To Be a Blessing by Rev. Dr. Sue Magidson
I love my job. I love driving to the hospital each morning, having no idea of what will happen that day—who I’ll meet, what I’ll do, whether there will be triumphs or tragedies, joy or heartbreak, setbacks, small signs of progress or holding patterns.
The one thing I do know is that there will be opportunities to be of service.
Actually, that’s true for each of us, every day—we never really know what will happen, even when we think we do—and there’s usually something we can do to help someone else. However, that sense of mystery and possibility is heightened in a hospital setting.
Another thing I love is all the different people I get to meet, especially folks I would never get to know otherwise. And since everyone responds a little bit differently to crisis, I learn a lot about people, particularly where they turn in times of trouble.
For many of them, religion helps, and I get to learn how, because my job is to serve people of every religion and no religion, people whose beliefs are similar to mine and folks whose beliefs are radically different.
As you might guess, hospital chaplaincy meshes beautifully with my calling to Unitarian Universalist ministry. Our UU principles guide and ground my work, starting with our beloved first principle—the commitment to affirm and promote the inherent worth and dignity of every person.
As hospital chaplain, I serve everyone who steps onto hospital grounds—patients, visitors, and staff—from the custodians to the CEO. I love how spiritual care flattens the hospital hierarchy. To a chaplain, everyone is precious and worthy, regardless of beliefs, finances, language, education, country of origin, skin color, age, gender, class, sexuality, and so on.
But while spiritual care uplifts the divine spark in everyone, hospital work reveals painful societal inequities, like diseases that could be prevented or better managed if everyone had full access to the care they need and the resources to take care of their bodies. These situations break my heart every day.
Unitarian Universalism’s second principle calls us to justice, equity, and compassion. At the hospital, I look for ways to counter injustice directly, such as advocating for folks whose voices are muted or educating staff members about cultural differences. As chaplain, though, I bring another gift that counters injustice. By listening without judgment, by affirming each person’s experience, I let them know that they matter to me, that ultimately we are all equally precious.
I love my work, but I’m frequently asked how I can spend my days surrounded by so much pain and suffering. One answer is that the work itself comes with many gifts—moments of deep connection and meaning, joy and laughter and gratitude amidst the tears, ample opportunities to make a difference.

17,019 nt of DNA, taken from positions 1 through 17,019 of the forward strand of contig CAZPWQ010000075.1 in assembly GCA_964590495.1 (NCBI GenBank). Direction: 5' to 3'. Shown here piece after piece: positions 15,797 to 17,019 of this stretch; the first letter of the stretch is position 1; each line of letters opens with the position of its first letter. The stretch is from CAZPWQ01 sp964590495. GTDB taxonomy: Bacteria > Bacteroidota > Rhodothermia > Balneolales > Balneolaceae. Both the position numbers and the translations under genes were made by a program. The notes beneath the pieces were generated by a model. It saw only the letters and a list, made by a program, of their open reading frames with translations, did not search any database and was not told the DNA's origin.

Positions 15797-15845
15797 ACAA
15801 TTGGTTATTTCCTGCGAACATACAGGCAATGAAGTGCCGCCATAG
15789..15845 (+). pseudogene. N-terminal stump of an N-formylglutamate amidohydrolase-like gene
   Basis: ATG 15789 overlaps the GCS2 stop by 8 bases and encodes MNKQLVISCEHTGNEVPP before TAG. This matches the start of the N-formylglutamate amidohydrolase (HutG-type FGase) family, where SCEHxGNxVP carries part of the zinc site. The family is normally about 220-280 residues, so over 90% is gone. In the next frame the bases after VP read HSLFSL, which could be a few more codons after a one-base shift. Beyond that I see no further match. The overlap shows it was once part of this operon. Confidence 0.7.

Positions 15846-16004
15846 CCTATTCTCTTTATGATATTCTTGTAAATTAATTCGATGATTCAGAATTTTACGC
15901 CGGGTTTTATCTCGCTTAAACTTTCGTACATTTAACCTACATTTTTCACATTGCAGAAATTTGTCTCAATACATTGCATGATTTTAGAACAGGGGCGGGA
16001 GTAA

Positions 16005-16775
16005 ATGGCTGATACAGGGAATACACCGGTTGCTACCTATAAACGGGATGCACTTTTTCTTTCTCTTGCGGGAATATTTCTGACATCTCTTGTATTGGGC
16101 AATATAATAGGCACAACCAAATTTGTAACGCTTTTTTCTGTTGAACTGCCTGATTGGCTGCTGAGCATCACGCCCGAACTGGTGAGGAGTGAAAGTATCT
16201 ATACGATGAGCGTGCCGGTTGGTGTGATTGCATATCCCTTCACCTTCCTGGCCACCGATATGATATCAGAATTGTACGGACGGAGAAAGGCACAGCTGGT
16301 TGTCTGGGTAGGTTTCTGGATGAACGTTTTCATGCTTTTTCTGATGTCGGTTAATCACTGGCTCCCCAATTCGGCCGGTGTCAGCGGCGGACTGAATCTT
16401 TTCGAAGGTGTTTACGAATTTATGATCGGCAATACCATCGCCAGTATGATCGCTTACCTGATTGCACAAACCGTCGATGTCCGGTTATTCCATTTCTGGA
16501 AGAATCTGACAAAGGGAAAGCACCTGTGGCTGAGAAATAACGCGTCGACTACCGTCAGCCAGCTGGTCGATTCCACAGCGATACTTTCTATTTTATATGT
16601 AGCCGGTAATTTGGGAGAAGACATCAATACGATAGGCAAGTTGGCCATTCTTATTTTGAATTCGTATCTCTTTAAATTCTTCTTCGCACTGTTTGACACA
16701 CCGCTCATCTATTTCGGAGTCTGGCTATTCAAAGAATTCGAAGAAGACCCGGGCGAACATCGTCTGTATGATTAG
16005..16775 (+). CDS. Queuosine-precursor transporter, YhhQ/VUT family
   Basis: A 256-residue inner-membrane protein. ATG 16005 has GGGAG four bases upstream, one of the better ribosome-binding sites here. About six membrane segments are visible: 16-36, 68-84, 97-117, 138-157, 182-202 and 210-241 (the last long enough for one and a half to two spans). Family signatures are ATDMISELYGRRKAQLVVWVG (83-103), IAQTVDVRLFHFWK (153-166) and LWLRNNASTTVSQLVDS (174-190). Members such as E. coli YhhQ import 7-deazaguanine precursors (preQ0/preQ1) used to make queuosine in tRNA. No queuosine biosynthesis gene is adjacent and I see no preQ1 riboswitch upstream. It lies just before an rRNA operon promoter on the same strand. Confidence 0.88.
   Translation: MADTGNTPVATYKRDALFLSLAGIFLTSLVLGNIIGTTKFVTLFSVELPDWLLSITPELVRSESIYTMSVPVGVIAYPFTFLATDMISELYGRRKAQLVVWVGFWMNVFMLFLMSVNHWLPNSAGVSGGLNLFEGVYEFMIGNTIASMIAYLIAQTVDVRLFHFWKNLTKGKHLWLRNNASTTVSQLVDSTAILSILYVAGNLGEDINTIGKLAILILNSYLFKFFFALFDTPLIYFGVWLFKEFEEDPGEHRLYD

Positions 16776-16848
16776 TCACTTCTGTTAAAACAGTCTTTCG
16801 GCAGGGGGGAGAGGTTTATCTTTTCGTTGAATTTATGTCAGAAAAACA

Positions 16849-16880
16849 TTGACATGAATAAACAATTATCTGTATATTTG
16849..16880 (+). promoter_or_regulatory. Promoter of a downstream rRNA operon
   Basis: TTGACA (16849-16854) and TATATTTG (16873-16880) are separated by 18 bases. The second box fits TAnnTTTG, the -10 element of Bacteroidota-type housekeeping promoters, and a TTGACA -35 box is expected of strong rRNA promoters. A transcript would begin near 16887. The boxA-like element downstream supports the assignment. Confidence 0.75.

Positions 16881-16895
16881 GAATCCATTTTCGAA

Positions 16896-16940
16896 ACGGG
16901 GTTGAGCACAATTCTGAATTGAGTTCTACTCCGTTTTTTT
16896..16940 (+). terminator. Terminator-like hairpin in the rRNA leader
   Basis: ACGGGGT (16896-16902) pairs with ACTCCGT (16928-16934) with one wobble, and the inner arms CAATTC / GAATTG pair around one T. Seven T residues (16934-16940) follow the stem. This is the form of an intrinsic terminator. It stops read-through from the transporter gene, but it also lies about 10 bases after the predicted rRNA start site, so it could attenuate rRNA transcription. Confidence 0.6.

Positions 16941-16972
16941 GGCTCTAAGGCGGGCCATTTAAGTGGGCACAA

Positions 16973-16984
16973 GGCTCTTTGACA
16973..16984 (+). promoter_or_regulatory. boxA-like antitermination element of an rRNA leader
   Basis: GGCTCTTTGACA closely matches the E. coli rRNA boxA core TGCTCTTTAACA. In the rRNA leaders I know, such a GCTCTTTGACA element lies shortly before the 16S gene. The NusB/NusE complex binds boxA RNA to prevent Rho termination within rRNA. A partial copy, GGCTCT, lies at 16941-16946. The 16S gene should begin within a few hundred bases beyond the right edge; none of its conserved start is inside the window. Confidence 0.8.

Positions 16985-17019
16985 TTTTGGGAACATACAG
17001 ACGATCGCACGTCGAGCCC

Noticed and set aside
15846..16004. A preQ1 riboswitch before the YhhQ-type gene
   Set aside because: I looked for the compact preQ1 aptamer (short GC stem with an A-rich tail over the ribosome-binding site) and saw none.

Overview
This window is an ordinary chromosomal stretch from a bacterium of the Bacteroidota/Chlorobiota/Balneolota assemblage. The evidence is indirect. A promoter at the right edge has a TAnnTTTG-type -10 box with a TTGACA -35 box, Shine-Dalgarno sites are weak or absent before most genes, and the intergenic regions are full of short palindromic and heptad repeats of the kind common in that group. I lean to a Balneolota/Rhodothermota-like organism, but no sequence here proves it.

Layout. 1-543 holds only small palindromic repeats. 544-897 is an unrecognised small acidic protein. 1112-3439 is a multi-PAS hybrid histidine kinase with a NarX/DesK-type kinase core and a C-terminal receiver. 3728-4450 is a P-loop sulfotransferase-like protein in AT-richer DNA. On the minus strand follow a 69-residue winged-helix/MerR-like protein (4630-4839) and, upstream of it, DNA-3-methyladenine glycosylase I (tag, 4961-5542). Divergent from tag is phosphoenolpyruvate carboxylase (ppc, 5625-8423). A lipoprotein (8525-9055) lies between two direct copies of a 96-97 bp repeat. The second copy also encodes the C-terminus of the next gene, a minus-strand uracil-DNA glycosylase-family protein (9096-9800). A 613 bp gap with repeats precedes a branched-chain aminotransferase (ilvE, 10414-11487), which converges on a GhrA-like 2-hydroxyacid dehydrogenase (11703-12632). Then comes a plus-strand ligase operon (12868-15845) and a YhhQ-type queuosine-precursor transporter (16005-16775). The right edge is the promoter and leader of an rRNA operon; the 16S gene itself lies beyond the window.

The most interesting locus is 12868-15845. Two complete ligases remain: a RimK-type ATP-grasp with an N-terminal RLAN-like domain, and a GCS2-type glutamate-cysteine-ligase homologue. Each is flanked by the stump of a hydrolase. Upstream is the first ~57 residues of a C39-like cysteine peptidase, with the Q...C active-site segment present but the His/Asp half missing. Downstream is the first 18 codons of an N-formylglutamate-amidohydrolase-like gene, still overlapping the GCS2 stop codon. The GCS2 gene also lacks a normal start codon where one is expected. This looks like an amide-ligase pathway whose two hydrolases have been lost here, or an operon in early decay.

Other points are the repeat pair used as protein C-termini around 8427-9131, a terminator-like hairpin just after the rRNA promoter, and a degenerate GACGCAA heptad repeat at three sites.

Another answer is a prayer that welled up in me a few years ago. I say it every morning as I drive to the hospital. It goes like this:
May I be what’s needed.
May I be of service.
May I be a blessing.
May I be what’s needed.
May I be of service.
May I be a blessing.
These simple words remind me of my deepest intentions. They help me return to center when I get thrown. You’ll notice that the three sentences overlap—each offers a slightly different framing. Here’s what I hear:
May I be what’s needed.
It’s not about me. This is not about being brilliant or wise or creative or a model chaplain. This is about being what’s needed. Sometimes that’s a warm blanket, an extra pillow, a box of tissues, a glass of water. Sometimes it’s sitting silently, holding a hand. Sometimes it’s singing. Sometimes it’s listening for a long time, without saying much. Sometimes it’s coming back later.
May I be what’s needed. May I watch and listen and sense what’s needed in this moment by this person. May I honor that and respond as I’m able.
May I be of service.
May I go beyond what’s needed to discern what else might be helpful to this person at this time. Service might involve religious support—arranging communion, bringing electric Shabbat candles, finding a prayer rug. Service might involve taking a risk—asking a difficult question, speaking the unspoken, naming the unnamable. Service might be helping a patient or family think through a difficult decision. And it might be much more basic, such as tracking down some apple juice or helping a patient cut up his food.
May I be of service. May I watch and listen for what might help. May I respond as I’m able.
May I be what’s needed. May I be of service. And then the line that inspired this sermon: May I be a blessing.
A blessing. Seeking to be a blessing shifts something for me. There’s something concrete about being what’s needed, being of service. But striving to be a blessing makes room for mystery, for serendipity and synchronicity, for grace. Desiring to be a blessing reminds me that I’m not in control. It encourages me to hold things a little more lightly.